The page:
Virgel

S.A. VERGELEGEN/VERGELEGEN/VIRGEL (1969 – 1991) Affectionately known as the ‘VIRGIE’ within the fleet.

O.N. 350612 / IMO No. 6924375 Call Sign : ZSZV Port of Registry: Cape Town/South Africa Tonnage: 1969 – OSD. : 1969 – CSD 10608g/6182n/13156 S.Dwt : 1975 – OSD 8808g/4435 n/ : 1975 – CSD 12337g/6982n/15072 S.Dwt

Dim: 1969 – 168,2 x 22,8 x 12,8 m / Draught Maximum 9,15 / 9,55 m 1975 – 182,6 x 22,8 x 12,8 m / Draught Maximum 9,15 / 9,55 m

Eng: Two stroke single acting – 6 cylinder 900 x 1550 Sulzer 6RD90, MCR 15 000bhp (11 033 kW).x 122 RPM built by Uraga Heavy Industries Ltd., Tamashima/Japan. Fuel 1800.0 t (hvf), 195.0 (do), 51.0 t p/d at 20 knts (Service Output 12 750 BHP x 116 RPM) Fitted with 2 x 440kW/2 x 240kW generators 440V 60Hz a.c.

10/04/1969 Keel laid by Mitsui Zosen Fujinagata, Osaka/Japan (Yard No. 150) for South African Marine Corp. Ltd., Cape Town/South Africa.

02/07/1969 Launched by Mrs J.F.W. Haak as “S.A. VERGELEGEN” (ZAF). Completed 21/10/1969 by Mitsui Shipbuilding & Engineering Co. Ltd., Osaka/Japan as S.A. VERGELEGEN (ZAF) for South African Marine Corporation Ltd., Cape Town.  

Six hold motor general cargo with refrigeration capacity, fitted with 1 x 250 ton Stülcken derrick (fitted in Hamburg/Germany 1970), 1 x 30 ton Stülcken derrick, 18 x 5 ton derricks, with 18 winches. Accommodation for 4 passengers.

12/1969 arrives in Table Bay on maiden voyage.

Late 01/1970 Arrived in Hamburg to have 250 ton Stülcken derrick fitted. 11/05/1975 Lengthened by 14,38m at the Tamano Dockyard Co. Ltd., Tamano/Japan mainly for cellular cargo, with replacement of two 5 ton derricks with two 30 tonne derricks on the aft end of the Stülcken posts port/starboard. Grain Capacity 23 318m³ / Bale Capacity 21 413m³ / Insulated capacity 425m³.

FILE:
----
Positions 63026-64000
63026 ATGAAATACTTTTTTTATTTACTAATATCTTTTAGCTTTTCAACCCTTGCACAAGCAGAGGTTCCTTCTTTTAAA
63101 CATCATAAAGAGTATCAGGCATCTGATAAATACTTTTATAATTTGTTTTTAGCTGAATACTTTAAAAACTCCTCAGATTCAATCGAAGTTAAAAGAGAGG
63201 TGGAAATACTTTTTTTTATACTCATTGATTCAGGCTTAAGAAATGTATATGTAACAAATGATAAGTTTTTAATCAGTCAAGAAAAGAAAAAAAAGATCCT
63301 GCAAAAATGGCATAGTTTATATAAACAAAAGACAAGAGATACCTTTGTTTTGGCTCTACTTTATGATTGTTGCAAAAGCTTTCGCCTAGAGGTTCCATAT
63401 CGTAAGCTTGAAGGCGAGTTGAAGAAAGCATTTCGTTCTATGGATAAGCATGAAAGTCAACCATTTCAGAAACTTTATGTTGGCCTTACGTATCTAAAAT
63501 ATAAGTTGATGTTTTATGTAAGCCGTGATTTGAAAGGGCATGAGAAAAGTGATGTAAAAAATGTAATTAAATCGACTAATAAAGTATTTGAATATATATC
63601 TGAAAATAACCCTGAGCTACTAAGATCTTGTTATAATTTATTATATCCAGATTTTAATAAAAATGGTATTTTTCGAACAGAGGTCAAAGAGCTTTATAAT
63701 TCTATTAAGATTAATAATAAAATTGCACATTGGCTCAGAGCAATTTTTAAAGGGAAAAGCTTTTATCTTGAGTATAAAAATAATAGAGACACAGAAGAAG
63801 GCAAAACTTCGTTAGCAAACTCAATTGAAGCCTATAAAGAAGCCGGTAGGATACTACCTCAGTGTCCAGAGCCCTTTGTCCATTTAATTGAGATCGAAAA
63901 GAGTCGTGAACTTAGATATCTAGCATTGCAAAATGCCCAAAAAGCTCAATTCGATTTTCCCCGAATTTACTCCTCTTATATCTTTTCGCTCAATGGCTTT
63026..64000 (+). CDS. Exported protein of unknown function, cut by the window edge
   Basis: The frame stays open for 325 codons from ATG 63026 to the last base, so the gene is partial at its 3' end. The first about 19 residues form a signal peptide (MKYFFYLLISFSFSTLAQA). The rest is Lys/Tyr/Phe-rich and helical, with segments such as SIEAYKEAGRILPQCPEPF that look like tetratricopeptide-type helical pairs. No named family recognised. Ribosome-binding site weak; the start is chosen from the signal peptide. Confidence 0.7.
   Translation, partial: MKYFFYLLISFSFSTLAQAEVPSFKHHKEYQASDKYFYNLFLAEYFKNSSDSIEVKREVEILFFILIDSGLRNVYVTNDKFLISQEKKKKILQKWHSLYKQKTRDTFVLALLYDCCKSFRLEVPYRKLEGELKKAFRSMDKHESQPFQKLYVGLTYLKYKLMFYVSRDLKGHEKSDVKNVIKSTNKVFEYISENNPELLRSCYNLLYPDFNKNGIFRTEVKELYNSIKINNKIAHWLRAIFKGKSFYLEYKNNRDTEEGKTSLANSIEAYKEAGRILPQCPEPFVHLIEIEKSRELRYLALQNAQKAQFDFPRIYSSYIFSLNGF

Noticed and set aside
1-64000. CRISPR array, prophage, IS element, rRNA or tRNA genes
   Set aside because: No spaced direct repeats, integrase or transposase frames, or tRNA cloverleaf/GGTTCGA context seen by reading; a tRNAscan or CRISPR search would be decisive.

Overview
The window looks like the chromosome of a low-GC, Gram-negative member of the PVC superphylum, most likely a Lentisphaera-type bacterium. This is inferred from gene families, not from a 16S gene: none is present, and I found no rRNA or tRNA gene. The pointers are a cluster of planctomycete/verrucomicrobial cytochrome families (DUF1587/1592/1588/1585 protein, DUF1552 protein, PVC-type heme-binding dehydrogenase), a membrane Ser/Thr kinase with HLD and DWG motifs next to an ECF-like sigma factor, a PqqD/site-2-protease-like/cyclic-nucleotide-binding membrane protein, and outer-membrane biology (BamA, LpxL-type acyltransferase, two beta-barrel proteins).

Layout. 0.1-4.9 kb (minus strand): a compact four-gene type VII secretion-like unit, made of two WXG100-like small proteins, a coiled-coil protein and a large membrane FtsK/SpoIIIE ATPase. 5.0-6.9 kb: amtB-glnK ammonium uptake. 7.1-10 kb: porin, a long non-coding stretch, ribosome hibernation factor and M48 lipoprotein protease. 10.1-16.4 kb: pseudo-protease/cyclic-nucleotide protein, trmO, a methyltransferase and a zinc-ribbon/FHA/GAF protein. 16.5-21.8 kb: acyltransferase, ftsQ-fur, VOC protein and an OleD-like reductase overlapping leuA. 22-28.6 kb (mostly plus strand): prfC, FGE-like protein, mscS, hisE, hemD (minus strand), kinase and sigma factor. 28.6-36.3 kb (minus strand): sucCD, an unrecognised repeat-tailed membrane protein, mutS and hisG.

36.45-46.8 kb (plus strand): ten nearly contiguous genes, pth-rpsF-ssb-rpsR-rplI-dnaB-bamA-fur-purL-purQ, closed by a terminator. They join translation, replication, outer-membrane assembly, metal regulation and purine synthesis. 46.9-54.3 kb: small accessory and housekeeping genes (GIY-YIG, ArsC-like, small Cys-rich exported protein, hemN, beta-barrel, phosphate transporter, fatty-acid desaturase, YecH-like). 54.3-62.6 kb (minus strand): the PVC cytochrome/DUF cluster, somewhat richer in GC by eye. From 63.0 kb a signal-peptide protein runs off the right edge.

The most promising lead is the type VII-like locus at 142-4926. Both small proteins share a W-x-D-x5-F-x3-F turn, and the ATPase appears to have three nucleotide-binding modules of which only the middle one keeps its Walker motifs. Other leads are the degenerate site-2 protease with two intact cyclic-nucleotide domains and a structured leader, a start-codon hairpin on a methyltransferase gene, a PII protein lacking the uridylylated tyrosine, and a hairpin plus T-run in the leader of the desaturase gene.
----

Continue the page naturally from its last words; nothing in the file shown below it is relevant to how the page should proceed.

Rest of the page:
21/05/1985 Transferred by South African Marine Corp. Ltd/ (Safmarine) Cape Town to Consolidated Operations Ltd. Kingstown / St Vincent and The Grenadines (ownership Capesal Co. Inc., Panama) (Safmarine Cape Town management) renamed VERGELEGEN (VCT) in Durban. Port of registry Kingstown, O.N. 2110 / Call Sign J8FF

16/05/1988 Renamed VIRGEL (VCT) by Capesal Co. Inc., in Cape Town and transferred to Rondeau Holdings A.G. Wollerau/Switzerland (Oriel Bulk Transport A.G) Sounion Management Ltd. St.Vincent (Safmarine Cape Town).

16/05/1991 Arrived Alang/India to be scrapped, having been sold to Indian breakers at $ 200/ldt by Oriel Bulk Transport A.G. St Vincent (Rondeau Holding A.G./Safmarine Cape Town).

28/05/1991 Dismantling commenced by Amar Shipbreaking Corp., Alang/India.


The image of Constantia below was taken very close to the end of her life too, while Morgenster was photographed in December 1986. 

Constantia

Constantia

Morgenster

© DRW 2016-2018. Created 18/12/2016. Information on Virgel provided by Cameron Mackenzie. 

Updated: 11/01/2018 — 13:26

The Ross and the Woltemade

When it comes to talking about salvage tugs two names really stand out: the John Ross and the Wolraad Woltemade. 

The John Ross was built in Durban in at the James Brown & Hamer yard in 1976 and was named after Charles Rawden Maclean. Her principle dimensions are: overall length of 94,60m, breadth: 15,80m, depth: 8,60m, draft: 7,50m. She is of 2.918 Tons GRT and 875 Tons NRT.

I was fortunate enough to see her in East London in 1990, and I was very impressed. Unfortunately I was limited in how many pics I could take of her.

She was renamed Smit Amandla (callsign ZTUG) from December 2003. 

The Wolraad Woltemade was built at the Henry Robb shipyards in Leith for Safmarine. She was handed over to her new owners in 1976 and was named after Wolraad Woltemade

Wolraad Woltemade

Wolraad Woltemade

I saw her in Cape Town in 1990, although the images I took were not great due to the ealy morning gloom. 

Sadly she was broken up in 2010. 

The Ross and Woltemade were the most powerful salvage tugs in the world when they were built and were involved in a number of marine casualties. They are true South African marine icons.

© DRW 2016-2018. Created 01/10/2016

Updated: 11/01/2018 — 07:55

Tugs of my past (2) 1980’s builds

Continuing where we left off from page 1